Tax Deducted At Source ( TDS ) Under Goods and Services Tax (GST)
GST or Goods and Services Tax is a value-added tax that is levied on the supply of most of the goods and services. It is paid by consumers but remitted to the government by business entities who are making the supply of these goods and services or both. GST is added to the price of the goods or services sold to the consumers and the price for a product which shall be collected will be inclusive of GST.
In India GST system was established during the year 2017. the purpose or objective of introducing GST in the country was to remove the cascading effect of taxation or double taxation from the manufacturing level to the consumption level. With the introduction of GST, the final price of the products became low and the small entities will be exempted or be given virtue of paying low rates of taxes. It also helped in bringing down the average tax burden on firms and also made taxation easy which boosted foreign investment in the country generating more employment opportunities.
TDS on GST
TDS is nothing but Tax Deductible at Source and under which, a person who is liable to make a payment (Deductor) to another person (Deductee) deducts tax while making the payment and remits the balance amount to the receiver. And this TDS amount deducted by the deductor shall be remitted by them to the Central Government.
Under the CGST Act, TDS at the rate of 2% is required to be deducted from the payment which is made to the supplier of any goods or services or both, if the value of such supply under contract is exceeding INR 2,50,000, which means 1% CGST and 1% SGST. Here while computing the value of the contract the CGST, SGST, UTGST, IGST and any cess included shall be excluded.
Say, Mr. X made an intra-state (within the state) supply of goods worth INR 5,00,000 to Mr. Y on which CGST of 9% and SGST of 9% are applicable. This will make the total bill amount to:
Supply Amount: INR 5,00,000
CGST @ 9%: INR 45,000
SGST @ 9%: INR 45,000
Total Bill Amount: INR 5,90,000
But Mr. Y while making the payment should deduct TDS at the rate of 2% where 1% is CGST and 1% is SGST. So, the deduction amount here will be INR 10,000 ((500000*1%) + (500000*1%)).
And if the same is an inter-state (between multiple states), then TDS deducted shall be 2% as IGST will be the one applicable here. It is to be noted that the tax amount which is INR 45,000 should be excluded for the purpose of computing TDS.
The major purpose for introducing the concept of TDS under GST was to provide government with a trail of transactions so as to monitor and verify the compliance, which would help in avoiding tax evasion and also increases the tax net. Under the GST Act, the person deducting the TDS would be required to deposit the same with the Government by the 10th of next month and a Form GSTR7A should be issued to the individual or person from whom the TDS deduction was made.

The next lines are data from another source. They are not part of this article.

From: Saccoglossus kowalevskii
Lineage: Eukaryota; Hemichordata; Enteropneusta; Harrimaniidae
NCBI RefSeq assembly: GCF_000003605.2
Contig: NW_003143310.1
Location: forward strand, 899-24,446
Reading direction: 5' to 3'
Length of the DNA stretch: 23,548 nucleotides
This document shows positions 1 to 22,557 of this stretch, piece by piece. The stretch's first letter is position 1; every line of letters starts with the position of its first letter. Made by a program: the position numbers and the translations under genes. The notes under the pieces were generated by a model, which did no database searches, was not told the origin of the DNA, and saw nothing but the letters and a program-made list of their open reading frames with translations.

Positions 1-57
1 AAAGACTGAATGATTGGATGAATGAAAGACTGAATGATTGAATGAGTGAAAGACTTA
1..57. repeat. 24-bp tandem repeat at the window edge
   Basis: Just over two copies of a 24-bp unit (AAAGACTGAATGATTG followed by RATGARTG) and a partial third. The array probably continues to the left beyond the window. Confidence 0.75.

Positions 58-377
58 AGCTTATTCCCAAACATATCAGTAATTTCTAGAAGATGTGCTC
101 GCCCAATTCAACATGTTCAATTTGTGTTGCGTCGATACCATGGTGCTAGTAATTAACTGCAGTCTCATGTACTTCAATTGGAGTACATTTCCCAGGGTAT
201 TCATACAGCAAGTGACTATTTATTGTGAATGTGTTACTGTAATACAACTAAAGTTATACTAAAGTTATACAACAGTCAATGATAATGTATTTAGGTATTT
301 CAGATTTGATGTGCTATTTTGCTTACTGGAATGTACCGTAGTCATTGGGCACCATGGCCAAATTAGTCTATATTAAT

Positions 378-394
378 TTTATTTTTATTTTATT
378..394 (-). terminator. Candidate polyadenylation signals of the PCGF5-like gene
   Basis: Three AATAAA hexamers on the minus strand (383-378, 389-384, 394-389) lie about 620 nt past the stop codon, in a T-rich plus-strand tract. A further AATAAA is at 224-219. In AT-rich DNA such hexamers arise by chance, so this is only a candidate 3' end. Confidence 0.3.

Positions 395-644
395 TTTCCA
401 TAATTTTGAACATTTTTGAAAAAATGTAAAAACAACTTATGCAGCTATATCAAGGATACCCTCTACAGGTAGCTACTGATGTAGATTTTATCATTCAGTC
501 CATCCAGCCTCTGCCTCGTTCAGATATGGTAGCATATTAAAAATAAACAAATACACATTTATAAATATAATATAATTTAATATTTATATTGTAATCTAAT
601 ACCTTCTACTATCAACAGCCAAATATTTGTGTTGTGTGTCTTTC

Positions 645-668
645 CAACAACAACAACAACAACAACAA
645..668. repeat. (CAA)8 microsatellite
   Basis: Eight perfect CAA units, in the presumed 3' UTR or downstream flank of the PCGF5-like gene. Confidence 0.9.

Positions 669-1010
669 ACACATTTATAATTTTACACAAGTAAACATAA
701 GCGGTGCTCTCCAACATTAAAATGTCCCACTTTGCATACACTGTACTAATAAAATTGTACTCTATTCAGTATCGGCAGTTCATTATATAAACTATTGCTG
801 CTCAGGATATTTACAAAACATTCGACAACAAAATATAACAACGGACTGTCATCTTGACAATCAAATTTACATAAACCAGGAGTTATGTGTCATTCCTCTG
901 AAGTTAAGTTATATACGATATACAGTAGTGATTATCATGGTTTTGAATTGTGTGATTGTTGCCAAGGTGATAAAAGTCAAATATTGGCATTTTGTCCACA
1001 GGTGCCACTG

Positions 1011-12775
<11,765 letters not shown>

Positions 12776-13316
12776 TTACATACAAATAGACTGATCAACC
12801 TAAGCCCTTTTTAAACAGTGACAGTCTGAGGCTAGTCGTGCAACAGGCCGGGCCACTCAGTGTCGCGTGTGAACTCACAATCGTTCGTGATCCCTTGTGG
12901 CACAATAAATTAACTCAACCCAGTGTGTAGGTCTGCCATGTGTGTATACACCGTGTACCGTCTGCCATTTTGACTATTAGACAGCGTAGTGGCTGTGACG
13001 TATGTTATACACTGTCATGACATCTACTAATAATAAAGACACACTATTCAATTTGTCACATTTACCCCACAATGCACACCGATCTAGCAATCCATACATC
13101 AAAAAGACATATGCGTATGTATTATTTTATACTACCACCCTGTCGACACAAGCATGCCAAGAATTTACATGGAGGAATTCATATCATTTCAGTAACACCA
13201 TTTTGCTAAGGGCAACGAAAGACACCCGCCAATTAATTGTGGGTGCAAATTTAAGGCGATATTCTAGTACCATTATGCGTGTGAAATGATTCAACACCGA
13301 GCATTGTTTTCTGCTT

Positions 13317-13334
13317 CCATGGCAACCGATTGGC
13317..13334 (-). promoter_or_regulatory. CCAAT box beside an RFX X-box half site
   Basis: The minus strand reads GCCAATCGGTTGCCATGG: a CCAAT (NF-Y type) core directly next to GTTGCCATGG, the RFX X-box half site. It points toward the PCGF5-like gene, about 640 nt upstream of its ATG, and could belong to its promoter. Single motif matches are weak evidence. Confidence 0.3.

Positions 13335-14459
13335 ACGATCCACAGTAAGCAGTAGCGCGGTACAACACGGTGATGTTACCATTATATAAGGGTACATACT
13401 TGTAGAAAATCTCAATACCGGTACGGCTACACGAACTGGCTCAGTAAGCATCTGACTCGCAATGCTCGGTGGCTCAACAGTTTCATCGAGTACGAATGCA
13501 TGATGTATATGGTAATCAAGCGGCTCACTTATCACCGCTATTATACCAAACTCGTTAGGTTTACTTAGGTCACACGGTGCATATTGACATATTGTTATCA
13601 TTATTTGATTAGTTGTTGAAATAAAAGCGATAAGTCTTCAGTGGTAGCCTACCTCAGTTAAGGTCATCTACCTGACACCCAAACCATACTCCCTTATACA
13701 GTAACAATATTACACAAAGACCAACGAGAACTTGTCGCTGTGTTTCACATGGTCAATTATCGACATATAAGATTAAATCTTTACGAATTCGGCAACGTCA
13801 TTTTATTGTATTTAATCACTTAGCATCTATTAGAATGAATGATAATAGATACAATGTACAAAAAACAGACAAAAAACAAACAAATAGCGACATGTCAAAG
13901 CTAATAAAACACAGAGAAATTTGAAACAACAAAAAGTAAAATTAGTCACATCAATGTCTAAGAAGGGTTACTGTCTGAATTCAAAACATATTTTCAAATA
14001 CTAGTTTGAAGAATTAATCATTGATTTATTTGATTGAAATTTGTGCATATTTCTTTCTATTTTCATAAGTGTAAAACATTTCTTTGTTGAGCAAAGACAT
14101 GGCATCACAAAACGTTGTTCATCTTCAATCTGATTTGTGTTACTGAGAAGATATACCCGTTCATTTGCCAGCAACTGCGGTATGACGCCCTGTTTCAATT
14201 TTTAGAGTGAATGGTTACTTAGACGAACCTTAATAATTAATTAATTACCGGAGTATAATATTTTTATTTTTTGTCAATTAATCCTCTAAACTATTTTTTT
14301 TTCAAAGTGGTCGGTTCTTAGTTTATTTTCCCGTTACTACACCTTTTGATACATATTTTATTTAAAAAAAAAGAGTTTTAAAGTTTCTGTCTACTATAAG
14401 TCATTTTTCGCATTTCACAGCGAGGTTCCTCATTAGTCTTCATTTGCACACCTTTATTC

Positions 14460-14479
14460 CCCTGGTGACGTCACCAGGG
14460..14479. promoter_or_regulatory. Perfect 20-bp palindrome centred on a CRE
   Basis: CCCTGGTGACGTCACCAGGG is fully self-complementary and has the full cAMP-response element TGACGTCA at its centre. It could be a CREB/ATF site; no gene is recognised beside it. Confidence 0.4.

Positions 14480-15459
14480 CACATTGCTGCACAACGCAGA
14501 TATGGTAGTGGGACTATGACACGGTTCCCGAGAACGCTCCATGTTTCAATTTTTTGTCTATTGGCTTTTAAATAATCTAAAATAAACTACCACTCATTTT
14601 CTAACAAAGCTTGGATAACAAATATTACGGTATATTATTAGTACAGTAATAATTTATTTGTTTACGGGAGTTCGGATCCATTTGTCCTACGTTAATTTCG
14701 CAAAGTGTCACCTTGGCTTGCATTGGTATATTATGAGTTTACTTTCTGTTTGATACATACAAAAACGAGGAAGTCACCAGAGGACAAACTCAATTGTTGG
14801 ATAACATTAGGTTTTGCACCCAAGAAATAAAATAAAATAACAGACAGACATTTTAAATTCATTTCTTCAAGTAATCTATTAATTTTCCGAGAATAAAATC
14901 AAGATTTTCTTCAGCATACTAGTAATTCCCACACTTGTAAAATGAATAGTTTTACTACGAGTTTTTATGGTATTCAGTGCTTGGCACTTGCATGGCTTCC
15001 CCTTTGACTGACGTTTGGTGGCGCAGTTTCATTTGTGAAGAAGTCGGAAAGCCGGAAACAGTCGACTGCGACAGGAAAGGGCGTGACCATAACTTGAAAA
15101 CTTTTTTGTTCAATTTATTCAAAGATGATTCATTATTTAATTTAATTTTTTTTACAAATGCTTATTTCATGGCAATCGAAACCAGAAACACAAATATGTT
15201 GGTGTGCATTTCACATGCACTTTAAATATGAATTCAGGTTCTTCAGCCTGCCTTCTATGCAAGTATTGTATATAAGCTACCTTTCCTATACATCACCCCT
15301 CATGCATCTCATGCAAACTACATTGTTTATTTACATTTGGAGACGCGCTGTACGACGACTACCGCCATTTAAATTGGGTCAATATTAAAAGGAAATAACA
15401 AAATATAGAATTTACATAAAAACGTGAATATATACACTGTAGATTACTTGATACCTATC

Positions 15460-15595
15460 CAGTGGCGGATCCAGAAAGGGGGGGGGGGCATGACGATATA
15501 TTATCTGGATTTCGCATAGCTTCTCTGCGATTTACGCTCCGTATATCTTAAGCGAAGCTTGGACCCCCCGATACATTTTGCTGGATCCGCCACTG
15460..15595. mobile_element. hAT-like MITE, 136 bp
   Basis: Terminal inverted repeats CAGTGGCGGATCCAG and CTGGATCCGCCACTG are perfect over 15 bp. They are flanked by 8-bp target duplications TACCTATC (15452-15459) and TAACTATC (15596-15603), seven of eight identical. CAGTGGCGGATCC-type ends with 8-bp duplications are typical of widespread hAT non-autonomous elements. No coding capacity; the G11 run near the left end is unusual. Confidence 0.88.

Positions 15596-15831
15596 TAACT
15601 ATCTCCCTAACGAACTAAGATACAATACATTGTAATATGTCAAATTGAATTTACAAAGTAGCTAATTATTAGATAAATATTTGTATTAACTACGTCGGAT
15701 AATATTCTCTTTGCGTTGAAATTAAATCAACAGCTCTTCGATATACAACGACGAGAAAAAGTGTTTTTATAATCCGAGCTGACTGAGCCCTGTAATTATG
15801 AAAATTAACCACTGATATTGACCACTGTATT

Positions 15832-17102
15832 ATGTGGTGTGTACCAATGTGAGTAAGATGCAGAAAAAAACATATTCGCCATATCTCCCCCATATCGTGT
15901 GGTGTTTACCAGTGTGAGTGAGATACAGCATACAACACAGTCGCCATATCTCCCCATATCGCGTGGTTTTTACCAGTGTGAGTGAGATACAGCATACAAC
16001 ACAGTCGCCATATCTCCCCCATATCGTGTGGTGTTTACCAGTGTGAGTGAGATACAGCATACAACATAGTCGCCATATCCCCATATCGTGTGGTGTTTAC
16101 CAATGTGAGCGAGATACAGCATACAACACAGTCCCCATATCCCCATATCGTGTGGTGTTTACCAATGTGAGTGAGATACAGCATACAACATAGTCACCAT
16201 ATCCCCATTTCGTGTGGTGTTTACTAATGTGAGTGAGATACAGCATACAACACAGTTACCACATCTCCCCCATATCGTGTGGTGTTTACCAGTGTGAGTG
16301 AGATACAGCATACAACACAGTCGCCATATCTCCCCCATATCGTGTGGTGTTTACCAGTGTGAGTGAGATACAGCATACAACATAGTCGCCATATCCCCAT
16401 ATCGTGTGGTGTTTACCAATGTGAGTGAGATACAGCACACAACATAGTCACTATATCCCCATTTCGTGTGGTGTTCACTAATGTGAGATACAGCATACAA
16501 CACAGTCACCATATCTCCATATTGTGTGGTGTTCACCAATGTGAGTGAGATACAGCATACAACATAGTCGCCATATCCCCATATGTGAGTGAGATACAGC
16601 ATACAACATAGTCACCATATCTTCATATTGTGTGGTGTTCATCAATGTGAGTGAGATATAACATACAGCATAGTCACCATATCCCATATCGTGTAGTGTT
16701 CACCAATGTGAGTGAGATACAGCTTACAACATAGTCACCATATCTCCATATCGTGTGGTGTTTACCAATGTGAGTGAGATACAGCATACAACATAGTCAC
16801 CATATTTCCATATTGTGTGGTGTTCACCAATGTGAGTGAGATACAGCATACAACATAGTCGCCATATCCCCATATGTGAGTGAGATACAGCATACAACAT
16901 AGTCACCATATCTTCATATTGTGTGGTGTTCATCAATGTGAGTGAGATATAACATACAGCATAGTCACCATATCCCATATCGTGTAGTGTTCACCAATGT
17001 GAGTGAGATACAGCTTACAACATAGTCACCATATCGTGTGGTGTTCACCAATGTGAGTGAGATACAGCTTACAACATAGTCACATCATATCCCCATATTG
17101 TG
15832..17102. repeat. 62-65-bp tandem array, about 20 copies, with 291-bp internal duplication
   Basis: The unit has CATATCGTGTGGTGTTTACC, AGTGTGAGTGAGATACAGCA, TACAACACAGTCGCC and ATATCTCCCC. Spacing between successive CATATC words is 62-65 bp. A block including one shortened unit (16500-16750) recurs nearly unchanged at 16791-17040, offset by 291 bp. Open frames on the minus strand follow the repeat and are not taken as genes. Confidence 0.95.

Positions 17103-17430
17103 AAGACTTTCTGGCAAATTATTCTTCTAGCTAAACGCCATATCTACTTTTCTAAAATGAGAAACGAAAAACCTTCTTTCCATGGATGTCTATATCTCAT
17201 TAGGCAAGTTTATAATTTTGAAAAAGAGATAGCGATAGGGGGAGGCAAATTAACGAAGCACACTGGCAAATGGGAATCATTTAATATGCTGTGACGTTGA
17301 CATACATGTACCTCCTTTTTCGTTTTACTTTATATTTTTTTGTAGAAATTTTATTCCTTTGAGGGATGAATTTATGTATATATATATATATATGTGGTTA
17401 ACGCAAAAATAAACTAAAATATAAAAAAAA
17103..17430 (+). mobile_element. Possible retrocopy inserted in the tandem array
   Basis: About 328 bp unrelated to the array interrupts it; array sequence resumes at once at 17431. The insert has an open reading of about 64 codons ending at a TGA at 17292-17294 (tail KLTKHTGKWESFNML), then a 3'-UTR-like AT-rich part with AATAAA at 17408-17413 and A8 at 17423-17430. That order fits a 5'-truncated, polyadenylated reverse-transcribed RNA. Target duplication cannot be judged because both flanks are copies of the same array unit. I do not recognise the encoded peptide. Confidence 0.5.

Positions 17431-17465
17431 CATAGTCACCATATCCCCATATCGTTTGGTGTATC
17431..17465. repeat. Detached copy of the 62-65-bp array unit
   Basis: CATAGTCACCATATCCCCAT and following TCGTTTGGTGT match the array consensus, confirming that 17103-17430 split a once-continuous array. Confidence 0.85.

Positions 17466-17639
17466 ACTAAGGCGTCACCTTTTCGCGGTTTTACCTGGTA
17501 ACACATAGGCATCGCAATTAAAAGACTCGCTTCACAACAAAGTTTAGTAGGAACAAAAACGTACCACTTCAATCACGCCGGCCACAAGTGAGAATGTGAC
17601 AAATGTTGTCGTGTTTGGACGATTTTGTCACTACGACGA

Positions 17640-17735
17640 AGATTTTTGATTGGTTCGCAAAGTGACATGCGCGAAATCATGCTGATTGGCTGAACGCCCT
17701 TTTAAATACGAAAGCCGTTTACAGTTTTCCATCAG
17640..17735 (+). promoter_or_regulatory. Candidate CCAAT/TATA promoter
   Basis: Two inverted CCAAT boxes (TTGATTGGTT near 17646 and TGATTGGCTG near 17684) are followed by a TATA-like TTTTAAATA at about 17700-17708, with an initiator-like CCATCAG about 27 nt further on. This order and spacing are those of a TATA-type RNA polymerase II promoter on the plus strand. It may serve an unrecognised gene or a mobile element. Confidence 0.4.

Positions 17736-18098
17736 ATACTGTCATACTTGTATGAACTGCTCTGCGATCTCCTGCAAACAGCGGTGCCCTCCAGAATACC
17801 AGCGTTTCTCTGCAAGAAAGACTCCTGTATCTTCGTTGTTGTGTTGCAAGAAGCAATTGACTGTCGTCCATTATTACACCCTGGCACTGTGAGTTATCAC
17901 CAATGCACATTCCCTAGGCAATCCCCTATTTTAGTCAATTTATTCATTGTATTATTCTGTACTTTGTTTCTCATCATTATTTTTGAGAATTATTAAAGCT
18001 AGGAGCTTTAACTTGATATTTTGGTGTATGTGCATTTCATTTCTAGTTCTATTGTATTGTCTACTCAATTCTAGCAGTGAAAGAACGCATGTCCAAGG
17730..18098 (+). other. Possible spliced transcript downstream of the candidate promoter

Who is required to deduct TDS on GST?
The following class of persons is required by the GST Act, to deduct TDS on GST from the payment made to the supplier of goods and services or both if the contract value of the same exceeds INR 2,50,000;
- A Central Government or State Government owned Department or Establishment
- Local Authority
- Government Agencies
- Such persons or category of persons notified by the government. And the following category of assesse’s have been specifically prescribed and notified by the Central Government and its Department on which the provisions of TDS on GST would be applicable:
- An authority or board or any other body with 51% or more participation by way of equity or control
- Formed by an Act of Parliament or a State Legislature, or
- Established by any Government,
- Society established by the Central Government or State Government or a Local Authority under the Society Regulations Act, 1860
iii. Public Sector Undertakings
And if the payments are made by any persons who are not included in the above-mentioned class, they shall not deduct TDS.
Cases where TDS on GST need not be Deducted
There are certain exceptions which are provided by GST Law with regard to the above-said cases, where the TDS shall not be deducted even if the same is done by the above-specified persons also:
- The contract value does not exceed INR 2,50,000,
- Location of the recipient is different from the location of supplier and place of supply. Say the government of Maharashtra enters into a contract with a vendor registered in Karnataka for the supply of certain services by renting out their space in Karnataka. Here the place of supply is Karnataka, the location of the supplier is also Karnataka. But the location of the recipient is Maharashtra due to which the TDS on GST Deduction shall not be applicable in this case.
Depositing TDS on GST and the Issue of Certificate
The TDS that was deducted on the GST should deposit the same to the credit of the Government by the deductor by the 10th of the succeeding month in Form GSTR. If the same is not prescribed into the account of the Central Government within the prescribed time limit, then the deductor shall be liable to pay interest.
And the deductor shall also issue a certificate regarding the same in GSTR 7A to the deductee within 5 days of depositing the TDS amount with the Government. If the same is not complied with by the deductor within 5 days from the date of deposit of the amount a late fee of INR 100/day shall be payable by the deductor which shall not be levied above INR 5,000. The deductee or the supplier here can now take this amount as credit in an electronic cash ledger and use the same for paying tax or such other liability.
Hence, we can now conclude that the TDS shall be deducted on the payment made by the class of persons specified as per the GST L such that there is an audit trail which is provided to the government which will mitigate tax evasion and also helps in increasing the tax net.